My friend Alison works for a concierge company that books activities for clueless NYC tourists. Because she spends so much of her day recommending Broadway shows and selling expensive dinners, she’s constantly being wooed by theatres and restaurants. Last week, she let me be wooed with her.
We met at an Upper East Side restaurant for fried hors d’oeuvres that I couldn’t eat because I was trying to play it cool on the calories before my impending trip to Ohio to see my family. (Every time I lose five pounds, my great-aunt, godloveher, likes to hug me and tell me how she and my great-uncle were so worried I’d end up “round-shouldered” and alone.) Afterward, we boarded a shiny new tour bus to take us the twenty blocks down Broadway to the theatre district, and I had to look on as Alison ate a Magnolia Bakery cupcake:
I’m not really up on my Broadway, so I hadn’t heard of Million Dollar Quartet and honestly wasn’t expecting much from it. Especially when the theatre where it was playing, the Nederlander, was one of the tiniest I’ve been in. Of course crap doesn’t make it to Broadway, though, and the size of the theatre made it so that our front-row mezzanine seats were approximately a foot from the stage.
The musical revolves around the night in 1956 when Johnny Cash, Elvis Presley, Carl Perkins, and Jerry Lee Lewis all came together in Memphis to record an impromptu jam session. It’s really a musical for people who don’t like musicals, because it actually makes sense when the actors break into song. And there’s nothing cheesy about the music or lyrics; it feels like you’re at a rock concert, only you don’t have to put up with any deafening 1950s-era Elvis fans.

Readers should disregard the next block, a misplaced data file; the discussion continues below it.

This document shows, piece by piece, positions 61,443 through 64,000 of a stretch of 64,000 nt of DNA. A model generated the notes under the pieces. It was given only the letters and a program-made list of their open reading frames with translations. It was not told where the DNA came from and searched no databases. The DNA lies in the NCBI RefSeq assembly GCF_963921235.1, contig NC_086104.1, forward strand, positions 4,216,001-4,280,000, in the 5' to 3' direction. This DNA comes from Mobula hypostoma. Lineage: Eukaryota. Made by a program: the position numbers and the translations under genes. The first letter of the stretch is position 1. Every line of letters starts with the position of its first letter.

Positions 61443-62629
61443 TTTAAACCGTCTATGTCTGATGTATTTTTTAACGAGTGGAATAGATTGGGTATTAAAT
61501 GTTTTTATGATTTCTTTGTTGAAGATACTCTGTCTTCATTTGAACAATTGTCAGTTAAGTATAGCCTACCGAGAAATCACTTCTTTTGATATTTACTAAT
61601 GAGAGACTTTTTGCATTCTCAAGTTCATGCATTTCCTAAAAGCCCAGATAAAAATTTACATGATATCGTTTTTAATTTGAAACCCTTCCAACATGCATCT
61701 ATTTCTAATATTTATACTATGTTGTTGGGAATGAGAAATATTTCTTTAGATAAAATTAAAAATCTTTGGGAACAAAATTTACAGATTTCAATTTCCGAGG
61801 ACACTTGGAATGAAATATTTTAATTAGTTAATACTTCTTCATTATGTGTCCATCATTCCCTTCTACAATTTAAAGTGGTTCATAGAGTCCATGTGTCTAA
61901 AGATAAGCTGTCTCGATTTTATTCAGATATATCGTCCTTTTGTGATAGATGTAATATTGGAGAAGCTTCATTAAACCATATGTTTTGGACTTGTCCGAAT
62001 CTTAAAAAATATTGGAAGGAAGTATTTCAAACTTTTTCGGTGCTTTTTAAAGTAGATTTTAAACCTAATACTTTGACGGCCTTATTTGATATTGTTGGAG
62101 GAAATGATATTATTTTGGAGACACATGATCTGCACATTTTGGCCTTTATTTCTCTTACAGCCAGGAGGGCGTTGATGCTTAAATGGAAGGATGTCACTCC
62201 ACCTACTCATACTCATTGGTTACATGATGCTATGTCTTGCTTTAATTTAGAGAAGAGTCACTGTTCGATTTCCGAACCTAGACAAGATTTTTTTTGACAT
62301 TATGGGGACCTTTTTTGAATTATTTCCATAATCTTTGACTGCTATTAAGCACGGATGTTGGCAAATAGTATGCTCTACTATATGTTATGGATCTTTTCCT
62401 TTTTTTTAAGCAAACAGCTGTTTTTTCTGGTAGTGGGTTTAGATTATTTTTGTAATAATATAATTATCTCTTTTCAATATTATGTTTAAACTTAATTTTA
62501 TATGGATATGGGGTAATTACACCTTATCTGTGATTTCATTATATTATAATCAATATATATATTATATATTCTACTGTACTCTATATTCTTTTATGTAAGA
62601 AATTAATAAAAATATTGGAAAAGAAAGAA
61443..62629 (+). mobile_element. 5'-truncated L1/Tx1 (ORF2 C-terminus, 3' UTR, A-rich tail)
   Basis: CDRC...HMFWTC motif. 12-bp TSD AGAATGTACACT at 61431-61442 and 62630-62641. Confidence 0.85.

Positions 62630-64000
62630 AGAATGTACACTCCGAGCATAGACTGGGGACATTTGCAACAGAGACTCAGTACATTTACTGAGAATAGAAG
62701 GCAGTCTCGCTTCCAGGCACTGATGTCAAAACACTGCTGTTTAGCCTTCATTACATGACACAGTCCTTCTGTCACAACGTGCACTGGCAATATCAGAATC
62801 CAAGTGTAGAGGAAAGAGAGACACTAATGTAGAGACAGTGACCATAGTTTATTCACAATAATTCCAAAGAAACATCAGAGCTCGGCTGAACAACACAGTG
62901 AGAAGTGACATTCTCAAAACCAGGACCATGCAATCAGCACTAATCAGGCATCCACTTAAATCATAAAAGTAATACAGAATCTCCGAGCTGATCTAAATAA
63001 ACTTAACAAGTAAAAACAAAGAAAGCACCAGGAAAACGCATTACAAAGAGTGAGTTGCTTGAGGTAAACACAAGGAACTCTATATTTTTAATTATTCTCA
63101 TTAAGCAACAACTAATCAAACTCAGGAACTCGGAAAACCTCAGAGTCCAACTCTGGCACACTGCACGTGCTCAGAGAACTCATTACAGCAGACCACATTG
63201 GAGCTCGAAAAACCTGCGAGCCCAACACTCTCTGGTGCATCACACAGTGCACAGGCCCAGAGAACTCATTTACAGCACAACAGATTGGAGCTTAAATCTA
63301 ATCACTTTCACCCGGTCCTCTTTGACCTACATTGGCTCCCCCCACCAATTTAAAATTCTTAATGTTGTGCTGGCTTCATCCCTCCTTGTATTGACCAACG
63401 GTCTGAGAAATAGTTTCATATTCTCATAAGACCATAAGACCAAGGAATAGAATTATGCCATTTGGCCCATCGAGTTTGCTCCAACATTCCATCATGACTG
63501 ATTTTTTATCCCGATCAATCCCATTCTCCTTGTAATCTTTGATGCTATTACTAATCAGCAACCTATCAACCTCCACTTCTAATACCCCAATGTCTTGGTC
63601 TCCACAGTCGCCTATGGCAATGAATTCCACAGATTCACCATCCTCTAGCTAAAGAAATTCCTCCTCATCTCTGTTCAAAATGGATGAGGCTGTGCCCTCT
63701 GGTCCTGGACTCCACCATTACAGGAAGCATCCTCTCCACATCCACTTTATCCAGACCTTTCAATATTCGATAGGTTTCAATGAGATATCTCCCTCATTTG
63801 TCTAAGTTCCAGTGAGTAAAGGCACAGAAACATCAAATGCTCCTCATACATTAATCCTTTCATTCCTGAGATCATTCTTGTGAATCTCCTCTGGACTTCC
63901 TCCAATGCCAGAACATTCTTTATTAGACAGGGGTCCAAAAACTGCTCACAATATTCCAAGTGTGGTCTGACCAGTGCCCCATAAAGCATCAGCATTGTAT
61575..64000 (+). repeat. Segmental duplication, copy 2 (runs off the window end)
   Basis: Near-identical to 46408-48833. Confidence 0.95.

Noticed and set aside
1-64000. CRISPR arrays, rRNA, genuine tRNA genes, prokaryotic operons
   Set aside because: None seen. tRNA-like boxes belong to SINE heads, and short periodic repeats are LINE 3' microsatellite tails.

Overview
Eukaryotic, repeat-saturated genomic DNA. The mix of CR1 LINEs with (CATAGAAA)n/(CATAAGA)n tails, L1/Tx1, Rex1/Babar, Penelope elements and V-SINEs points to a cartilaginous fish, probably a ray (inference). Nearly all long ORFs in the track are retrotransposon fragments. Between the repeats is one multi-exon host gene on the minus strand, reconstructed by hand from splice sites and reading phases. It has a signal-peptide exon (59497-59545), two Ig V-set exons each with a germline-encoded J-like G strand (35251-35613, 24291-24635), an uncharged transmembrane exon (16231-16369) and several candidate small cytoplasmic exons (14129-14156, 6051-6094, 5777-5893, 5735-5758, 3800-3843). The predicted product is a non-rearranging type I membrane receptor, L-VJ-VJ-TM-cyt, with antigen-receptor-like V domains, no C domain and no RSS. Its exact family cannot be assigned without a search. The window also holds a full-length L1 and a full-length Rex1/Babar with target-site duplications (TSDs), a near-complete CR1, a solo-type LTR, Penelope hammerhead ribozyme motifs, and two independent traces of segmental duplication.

All of the performances were spot-on, but Johnny Cash blew our minds with how close his voice sounded. And at the end, when I thought, “Okay, this has been nice, but there’s nothing they can do at the end that’ll surprise me,” they totally gave me chills with something as simple as taking a picture. You’ll understand it when you see it. And you should see it.
You should also wait outside after the show like we did and happen to run into Elvis. And when he tells you he’s on his way to dinner like he did with us, remind him to stay away from the fried peanut butter and banana sandwiches lest he die an early death.